GS: I’ve been going by precurser as my online alias since I first got online. I think back in the day it was when I was either signing up for AOL, Compuserve or something for the first time when I was prompted to enter a username and I drew a complete blank. I was really into Nine Inch Nails at the time, this is back in 94/95, and I reached for some of my CD’s to try to find some inspiration. I picked up the Closer single and for some reason the remix title “Precursor” stood out to me. Not to mention it’s a great track, if you have seen the movie Se7en you will know it as it plays during the opening credits. I wanted it to be slightly different so I swapped the “O” at the end with an “E” and there you have it.
DC5Q: What’s been revving your engine in the design world?
GS: I have really been enjoying watching Justin’s Facet project unfold every day, I have been trying to switch up my style a tad lately and I think that will show in the next chapter. There is a collaboration that I just finished with a fellow Depthcore artist that I think came out really great.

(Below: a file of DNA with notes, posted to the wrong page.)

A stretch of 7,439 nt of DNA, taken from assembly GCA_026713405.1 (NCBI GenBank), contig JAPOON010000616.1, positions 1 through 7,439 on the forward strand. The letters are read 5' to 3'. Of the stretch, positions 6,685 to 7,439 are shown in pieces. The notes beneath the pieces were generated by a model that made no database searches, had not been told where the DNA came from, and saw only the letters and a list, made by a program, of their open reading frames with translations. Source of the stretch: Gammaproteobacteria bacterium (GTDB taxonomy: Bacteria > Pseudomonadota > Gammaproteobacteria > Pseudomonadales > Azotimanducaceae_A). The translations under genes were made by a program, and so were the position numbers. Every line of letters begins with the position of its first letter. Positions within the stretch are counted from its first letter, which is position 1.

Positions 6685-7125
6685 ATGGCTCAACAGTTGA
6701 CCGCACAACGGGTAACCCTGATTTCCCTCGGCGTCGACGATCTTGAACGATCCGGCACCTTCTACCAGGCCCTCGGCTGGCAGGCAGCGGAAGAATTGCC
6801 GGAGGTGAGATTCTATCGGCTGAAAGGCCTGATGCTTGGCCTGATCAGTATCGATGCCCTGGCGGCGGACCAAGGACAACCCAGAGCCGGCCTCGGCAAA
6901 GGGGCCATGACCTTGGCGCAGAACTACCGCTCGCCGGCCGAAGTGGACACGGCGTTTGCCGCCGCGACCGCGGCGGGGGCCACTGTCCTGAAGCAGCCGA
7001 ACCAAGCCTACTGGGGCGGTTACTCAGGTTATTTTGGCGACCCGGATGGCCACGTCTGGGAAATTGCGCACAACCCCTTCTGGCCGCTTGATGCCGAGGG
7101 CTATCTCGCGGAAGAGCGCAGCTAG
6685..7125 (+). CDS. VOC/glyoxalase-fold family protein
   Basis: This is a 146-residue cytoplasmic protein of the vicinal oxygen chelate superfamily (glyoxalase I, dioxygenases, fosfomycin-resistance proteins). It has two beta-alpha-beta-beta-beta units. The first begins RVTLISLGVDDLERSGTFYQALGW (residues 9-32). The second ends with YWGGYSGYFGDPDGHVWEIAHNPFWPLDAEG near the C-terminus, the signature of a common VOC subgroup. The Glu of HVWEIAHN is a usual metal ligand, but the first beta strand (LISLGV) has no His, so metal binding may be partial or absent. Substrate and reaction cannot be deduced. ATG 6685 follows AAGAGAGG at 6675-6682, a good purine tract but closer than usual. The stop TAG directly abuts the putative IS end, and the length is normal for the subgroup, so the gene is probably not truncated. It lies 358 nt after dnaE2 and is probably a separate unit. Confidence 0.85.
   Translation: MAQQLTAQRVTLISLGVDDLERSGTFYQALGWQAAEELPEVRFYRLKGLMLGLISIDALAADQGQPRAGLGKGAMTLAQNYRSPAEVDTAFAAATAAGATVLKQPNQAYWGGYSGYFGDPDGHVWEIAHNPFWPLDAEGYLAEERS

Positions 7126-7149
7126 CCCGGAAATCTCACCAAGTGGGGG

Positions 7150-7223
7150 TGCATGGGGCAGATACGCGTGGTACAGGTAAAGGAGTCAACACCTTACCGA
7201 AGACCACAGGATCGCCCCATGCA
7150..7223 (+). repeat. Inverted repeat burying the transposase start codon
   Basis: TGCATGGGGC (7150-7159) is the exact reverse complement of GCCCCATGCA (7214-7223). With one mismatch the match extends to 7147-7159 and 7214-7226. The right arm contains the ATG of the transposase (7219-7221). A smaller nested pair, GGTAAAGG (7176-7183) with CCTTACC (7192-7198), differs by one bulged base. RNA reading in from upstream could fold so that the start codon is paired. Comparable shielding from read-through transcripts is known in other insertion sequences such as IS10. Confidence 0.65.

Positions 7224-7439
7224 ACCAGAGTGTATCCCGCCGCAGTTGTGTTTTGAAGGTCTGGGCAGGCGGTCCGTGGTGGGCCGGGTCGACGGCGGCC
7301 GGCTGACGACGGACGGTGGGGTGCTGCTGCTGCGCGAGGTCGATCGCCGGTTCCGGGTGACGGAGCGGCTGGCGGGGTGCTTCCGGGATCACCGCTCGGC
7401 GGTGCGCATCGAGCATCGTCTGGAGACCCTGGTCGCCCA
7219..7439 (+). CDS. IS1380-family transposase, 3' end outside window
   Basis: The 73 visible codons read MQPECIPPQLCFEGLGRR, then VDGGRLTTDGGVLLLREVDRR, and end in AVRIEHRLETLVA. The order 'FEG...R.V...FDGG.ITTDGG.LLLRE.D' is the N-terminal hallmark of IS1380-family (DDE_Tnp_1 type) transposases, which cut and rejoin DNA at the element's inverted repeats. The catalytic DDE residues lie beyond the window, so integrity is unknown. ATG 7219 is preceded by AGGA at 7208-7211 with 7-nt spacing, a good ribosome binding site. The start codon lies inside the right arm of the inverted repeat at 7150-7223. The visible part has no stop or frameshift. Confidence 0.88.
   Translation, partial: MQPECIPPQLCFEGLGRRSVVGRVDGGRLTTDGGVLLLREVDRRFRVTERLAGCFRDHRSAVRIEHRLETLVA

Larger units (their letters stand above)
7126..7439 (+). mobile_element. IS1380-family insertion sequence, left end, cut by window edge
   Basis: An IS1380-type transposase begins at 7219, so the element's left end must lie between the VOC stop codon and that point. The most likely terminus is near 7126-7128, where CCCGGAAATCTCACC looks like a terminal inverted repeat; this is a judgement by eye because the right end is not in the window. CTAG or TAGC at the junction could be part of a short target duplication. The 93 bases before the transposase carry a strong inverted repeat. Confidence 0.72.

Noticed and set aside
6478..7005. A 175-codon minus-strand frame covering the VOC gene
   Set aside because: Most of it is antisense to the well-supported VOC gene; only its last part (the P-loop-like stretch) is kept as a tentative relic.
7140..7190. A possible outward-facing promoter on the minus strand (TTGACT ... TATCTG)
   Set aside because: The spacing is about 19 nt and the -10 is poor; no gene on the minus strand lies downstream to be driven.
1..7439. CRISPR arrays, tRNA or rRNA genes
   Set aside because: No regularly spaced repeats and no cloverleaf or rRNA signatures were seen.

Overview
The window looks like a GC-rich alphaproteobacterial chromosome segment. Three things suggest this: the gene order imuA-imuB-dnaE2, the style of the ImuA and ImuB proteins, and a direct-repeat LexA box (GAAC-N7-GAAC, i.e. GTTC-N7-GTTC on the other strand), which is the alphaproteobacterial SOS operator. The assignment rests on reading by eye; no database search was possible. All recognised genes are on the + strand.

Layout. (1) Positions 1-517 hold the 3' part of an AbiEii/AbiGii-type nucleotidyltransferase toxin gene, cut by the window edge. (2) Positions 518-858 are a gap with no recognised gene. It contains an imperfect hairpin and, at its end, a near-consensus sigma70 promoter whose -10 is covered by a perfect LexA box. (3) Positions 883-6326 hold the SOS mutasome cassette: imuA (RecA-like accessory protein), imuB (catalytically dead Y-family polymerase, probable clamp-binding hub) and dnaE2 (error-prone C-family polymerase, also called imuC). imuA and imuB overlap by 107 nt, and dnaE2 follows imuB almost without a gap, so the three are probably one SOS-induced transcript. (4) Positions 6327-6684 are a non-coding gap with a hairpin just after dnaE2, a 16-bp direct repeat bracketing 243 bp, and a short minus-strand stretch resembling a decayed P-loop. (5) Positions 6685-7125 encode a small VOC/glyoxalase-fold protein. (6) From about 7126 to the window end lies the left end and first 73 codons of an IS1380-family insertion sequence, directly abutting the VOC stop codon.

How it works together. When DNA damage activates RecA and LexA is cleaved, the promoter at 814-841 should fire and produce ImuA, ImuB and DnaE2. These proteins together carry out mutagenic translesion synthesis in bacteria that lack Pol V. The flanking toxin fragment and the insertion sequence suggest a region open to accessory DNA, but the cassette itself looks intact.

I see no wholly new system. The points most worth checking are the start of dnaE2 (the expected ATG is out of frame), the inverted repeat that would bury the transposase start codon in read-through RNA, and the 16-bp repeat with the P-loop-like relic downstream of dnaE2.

DC5Q: How did your participation at the Inaugural Art Exhibition go?
GS: Very good! I had two of my recent pieces on display for a local art show. I have been trying to get more involved in displaying my work in local galleries and this was the first step.
DC5Q: Have you still been mixing those sets? What are the top 5 songs in your crate right now?
GS: Actually, I did just finish a new Depthcore Radio Mini Mix with 5 of my top favorite tracks! http://www.mixcloud.com/depthcore/dc-mini-mix-by-precurser/
DC5Q: Most embarrassing public experience?